“Our lands are being challenged, and yet we know that our economy also runs on development. This gives us an opportunity to achieve some of the objectives that we need to in a changing climate, in a time when we’ve got more people that need places to breathe, but also that helps drive economic activity that is so important to our country.”

A landscape-scale approach for smart development

Four priority areas of ongoing and future work were outlined in the release of Interior’s new strategy: geospatial assessments, landscape-level strategies, compensatory mitigation programs, and monitoring and evaluation. Near-term actions the department will take to put the report’s recommendations into practice are also identified.

As Secretary Jewell elaborated:

“What this mitigation strategy does is it says to those who are interested in developing, we want you to look not on a project-by-project basis, but at a whole landscape. If you’re going to develop in one area and it has an impact – which development generally does – here’s the area of highest potential, and here’s where we’d like you to put your mitigation dollars.”

Among the new technology the department is putting to use in the effort to take a broader, holistic, landscape-scale approach to conservation and development of U.S. public lands are the National Geospatial Database and the Western Governors’ CHAT (Crucial Habitat Assessment Tool).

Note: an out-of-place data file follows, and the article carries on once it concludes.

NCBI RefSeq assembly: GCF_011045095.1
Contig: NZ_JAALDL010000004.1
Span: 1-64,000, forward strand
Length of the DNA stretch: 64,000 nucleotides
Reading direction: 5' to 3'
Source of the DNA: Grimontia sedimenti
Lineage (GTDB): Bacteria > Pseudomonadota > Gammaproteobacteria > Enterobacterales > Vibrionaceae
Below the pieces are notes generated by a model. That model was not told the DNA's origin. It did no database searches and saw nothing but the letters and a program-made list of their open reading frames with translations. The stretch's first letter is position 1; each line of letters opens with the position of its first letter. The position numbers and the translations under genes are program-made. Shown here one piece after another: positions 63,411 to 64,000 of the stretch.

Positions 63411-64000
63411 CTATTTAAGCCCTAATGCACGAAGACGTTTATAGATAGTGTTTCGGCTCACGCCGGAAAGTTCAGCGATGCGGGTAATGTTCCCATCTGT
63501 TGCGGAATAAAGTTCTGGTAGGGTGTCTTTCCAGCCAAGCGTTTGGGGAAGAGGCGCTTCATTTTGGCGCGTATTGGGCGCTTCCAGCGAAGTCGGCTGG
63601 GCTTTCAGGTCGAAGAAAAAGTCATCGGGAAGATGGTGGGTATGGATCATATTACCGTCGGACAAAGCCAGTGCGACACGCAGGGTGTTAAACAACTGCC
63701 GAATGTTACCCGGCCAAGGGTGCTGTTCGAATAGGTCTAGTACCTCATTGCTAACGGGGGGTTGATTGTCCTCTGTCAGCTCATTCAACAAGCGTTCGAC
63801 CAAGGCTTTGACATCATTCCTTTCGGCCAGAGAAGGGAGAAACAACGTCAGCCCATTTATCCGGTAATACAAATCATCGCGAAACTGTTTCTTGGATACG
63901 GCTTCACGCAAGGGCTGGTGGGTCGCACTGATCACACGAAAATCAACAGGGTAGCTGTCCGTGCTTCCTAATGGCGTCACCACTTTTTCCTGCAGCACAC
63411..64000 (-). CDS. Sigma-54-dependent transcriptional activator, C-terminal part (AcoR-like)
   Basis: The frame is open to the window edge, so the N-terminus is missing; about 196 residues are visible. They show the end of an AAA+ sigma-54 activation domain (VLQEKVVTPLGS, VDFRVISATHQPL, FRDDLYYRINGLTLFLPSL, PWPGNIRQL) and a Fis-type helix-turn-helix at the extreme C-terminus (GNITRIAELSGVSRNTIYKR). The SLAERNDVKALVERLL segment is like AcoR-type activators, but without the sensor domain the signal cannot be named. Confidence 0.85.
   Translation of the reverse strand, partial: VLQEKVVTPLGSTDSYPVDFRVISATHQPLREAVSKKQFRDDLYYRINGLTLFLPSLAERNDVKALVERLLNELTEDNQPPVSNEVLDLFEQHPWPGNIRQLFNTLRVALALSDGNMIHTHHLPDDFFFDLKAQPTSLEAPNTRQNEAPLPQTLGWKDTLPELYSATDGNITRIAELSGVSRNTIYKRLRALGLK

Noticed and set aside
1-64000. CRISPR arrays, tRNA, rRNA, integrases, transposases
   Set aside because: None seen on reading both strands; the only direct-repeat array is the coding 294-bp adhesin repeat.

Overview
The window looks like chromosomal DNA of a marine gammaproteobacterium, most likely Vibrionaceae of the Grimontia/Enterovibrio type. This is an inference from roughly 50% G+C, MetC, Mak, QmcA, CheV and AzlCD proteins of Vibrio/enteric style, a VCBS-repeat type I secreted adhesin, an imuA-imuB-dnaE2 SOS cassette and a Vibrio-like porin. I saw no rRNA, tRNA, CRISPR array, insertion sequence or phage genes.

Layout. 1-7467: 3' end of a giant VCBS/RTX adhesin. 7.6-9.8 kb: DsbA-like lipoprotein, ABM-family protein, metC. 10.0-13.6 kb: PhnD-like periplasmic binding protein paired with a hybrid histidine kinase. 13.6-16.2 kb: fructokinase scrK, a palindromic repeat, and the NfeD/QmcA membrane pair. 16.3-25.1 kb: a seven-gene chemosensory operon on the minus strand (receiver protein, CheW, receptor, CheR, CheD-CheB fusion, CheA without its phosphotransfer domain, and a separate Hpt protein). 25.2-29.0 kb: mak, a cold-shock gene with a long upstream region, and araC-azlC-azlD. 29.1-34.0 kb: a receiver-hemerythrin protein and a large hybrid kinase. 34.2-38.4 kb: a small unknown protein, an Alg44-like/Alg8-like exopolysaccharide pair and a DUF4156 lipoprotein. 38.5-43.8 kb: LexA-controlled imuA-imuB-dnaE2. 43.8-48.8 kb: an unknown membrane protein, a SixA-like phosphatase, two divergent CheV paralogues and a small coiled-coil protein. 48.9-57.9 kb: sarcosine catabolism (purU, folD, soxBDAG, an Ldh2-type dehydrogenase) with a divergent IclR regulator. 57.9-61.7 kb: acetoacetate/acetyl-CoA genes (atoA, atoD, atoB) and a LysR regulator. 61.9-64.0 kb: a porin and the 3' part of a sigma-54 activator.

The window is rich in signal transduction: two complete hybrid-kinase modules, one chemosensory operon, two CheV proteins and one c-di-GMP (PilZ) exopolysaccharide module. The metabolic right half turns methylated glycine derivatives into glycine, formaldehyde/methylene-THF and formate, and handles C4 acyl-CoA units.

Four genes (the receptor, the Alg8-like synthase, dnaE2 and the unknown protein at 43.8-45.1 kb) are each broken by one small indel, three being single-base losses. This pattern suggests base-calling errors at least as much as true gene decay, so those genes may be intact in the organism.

As Secretary Jewell went on to explain:

“We can think more holistically about landscapes: what areas are too special to develop, what areas have high development potential, and how can we de-conflict those so that people go into these landscapes understanding how they can develop and how they can mitigate. And we can marry the two together. If we work together it doesn’t have to be either conservation or development; we can have both.”

Landscape-scale mitigation: Now in effect

The application of landscape-scale environmental and natural resource management is no pie-in-the-sky attempt to reconcile irreconcilable differences, the secretary highlighted. The landscape-scale mitigation strategy has already shown it can be effective in enacting science-based policies and decisions that reconcile the trade-offs and conflicts of interest inherent between conservation and natural resource development.

Secretary Jewell cited development of CHAT by the Western Governors Association, which maps fish and wildlife across the West, and the federal government carrying out the first lease-sale for offshore wind power as examples.

As Secretary Jewell continued, the process of carrying out the offshore wind power lease-sale was “de-conflicted by knowing where the fishing places were, where the boats needed to transit, where we needed to be from a safety standpoint, from a visual standpoint, and again from a tribal standpoint. So those are a handful of examples on a state level and on a federal level where this is already being put into effect.”

Images courtesy of the Department of the Interior